Welcome to College Confidential!

The leading college-bound community on the web

Sign Up For Free

Join for FREE, and start talking with other members, weighing in on community discussions, and more.

Also, by registering and logging in you'll see fewer ads and pesky welcome messages (like this one!)

As a CC member, you can:

  • Reply to threads, and start your own.
  • Post reviews of your campus visits.
  • Find hundreds of pages of informative articles.
  • Search from over 3 million scholarships.

Is being an URM or a legacy more influential in a decision?

ap012199ap012199 Registered User Posts: 1,624 Senior Member
I'm not a URM, but my mom went to Harvard, donates (not much though), and works for admissions as an interviewer. I was just wondering which is more influential... I do understand, however, that there may not be a definitive answer.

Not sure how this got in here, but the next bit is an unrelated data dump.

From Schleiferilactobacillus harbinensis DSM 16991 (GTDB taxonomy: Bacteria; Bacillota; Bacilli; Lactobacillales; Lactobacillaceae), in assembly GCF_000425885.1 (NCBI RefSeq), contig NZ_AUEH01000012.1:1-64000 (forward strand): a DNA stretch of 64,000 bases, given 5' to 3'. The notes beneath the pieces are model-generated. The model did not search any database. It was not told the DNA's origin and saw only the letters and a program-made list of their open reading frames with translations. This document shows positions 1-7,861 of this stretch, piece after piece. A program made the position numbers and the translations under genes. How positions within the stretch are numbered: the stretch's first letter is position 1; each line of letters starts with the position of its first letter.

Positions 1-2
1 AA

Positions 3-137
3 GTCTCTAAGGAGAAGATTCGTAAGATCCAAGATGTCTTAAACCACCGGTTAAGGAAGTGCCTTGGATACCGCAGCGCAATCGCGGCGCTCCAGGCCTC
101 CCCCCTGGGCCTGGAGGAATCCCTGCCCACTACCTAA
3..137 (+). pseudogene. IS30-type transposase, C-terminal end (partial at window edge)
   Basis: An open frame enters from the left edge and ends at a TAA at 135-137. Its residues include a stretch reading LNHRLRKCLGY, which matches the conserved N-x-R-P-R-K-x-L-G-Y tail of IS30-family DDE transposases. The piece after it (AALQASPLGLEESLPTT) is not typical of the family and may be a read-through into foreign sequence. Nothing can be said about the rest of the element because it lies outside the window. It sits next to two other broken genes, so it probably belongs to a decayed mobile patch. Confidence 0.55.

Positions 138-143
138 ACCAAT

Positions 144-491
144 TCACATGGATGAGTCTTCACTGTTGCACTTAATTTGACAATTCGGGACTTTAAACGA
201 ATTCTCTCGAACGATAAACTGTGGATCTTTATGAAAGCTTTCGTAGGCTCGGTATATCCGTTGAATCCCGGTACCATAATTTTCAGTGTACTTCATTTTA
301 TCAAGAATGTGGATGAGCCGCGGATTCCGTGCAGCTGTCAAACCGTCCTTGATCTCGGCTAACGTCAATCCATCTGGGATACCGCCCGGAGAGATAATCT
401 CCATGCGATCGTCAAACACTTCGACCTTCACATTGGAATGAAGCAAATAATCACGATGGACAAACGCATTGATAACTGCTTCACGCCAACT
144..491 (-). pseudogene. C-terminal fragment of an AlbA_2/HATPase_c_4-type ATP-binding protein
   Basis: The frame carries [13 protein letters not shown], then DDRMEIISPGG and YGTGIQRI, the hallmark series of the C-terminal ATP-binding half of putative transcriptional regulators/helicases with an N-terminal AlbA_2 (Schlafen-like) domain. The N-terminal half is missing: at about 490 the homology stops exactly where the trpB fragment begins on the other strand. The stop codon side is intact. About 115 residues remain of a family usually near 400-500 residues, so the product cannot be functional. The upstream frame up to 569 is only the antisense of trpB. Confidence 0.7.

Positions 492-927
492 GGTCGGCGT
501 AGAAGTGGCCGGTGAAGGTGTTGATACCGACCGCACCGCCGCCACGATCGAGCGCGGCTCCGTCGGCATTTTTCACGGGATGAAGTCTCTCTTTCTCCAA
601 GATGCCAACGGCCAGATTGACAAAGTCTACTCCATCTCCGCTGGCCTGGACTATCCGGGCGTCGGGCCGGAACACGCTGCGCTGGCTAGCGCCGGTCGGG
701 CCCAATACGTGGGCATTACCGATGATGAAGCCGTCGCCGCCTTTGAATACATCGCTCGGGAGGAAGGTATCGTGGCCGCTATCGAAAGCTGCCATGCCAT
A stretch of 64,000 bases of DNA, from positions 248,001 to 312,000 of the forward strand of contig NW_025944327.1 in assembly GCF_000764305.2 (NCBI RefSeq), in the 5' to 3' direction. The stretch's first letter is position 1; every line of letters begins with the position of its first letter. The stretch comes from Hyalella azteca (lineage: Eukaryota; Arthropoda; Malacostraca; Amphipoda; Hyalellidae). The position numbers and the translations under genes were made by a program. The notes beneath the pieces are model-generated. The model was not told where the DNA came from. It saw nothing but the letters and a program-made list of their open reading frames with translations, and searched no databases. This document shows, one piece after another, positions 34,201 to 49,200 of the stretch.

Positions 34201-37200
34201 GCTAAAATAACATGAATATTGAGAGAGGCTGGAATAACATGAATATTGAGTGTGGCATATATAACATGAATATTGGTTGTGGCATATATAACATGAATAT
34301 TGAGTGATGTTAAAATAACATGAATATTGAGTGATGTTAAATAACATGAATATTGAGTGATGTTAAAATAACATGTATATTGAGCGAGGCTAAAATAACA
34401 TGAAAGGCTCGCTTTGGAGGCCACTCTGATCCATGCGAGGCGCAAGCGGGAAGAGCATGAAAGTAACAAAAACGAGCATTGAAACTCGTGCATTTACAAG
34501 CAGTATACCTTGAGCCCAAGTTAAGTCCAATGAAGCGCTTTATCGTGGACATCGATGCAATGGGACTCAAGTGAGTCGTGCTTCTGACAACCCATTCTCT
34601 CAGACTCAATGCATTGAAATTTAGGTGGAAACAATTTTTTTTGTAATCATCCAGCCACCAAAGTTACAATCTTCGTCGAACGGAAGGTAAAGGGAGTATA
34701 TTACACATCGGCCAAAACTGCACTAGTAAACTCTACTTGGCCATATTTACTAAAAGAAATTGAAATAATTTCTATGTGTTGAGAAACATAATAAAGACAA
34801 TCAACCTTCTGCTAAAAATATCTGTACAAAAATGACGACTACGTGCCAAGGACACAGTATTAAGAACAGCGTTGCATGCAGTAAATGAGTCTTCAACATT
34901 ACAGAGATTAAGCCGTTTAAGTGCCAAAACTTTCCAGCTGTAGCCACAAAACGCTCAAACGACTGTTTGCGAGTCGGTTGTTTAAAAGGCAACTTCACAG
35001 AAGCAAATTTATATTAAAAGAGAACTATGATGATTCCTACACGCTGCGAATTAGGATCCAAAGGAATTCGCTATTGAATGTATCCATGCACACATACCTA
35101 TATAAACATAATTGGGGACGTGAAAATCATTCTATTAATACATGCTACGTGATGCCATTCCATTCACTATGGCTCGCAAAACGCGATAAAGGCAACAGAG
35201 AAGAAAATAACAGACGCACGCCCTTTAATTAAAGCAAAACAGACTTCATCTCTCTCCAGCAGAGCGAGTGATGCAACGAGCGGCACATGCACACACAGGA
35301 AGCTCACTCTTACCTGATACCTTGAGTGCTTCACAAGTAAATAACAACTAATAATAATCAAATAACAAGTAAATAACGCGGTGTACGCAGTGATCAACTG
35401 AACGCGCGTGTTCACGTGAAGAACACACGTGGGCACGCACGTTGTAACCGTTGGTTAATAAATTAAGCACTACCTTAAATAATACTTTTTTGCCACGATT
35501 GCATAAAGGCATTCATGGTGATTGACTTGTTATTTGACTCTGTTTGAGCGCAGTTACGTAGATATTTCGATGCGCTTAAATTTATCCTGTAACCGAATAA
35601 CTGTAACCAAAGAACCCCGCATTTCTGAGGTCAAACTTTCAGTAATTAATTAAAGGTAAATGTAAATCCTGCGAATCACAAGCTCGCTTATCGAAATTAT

Replies to: Is being an URM or a legacy more influential in a decision?

  • gibbygibby Registered User Posts: 10,499 Senior Member
    edited February 2017
    Based on the below articles -- and assuming that Harvard and Yale's percentages are somewhat similar -- about 12% to 13% of an incoming class is comprised of legacies, while about 14% is comprised of URM's. According to the articles, Harvard rejects 70% of all legacies, while Yale rejects 80% of all legacies, however an overall acceptance rate of 20% or 30% is certainly higher than the overall admit rate. And FWIW: both schools do NOT publish a URM admit rate, so it's impossible to know if the URM acceptance rate is higher or lower than the legacy acceptance rate. That said, there's a quote from Yale that would seem to answer your question: “the trend is down for legacy and up for underrepresented minorities.”

    https://thechoice.blogs.nytimes.com/2011/04/29/legacy-2/comment-page-3/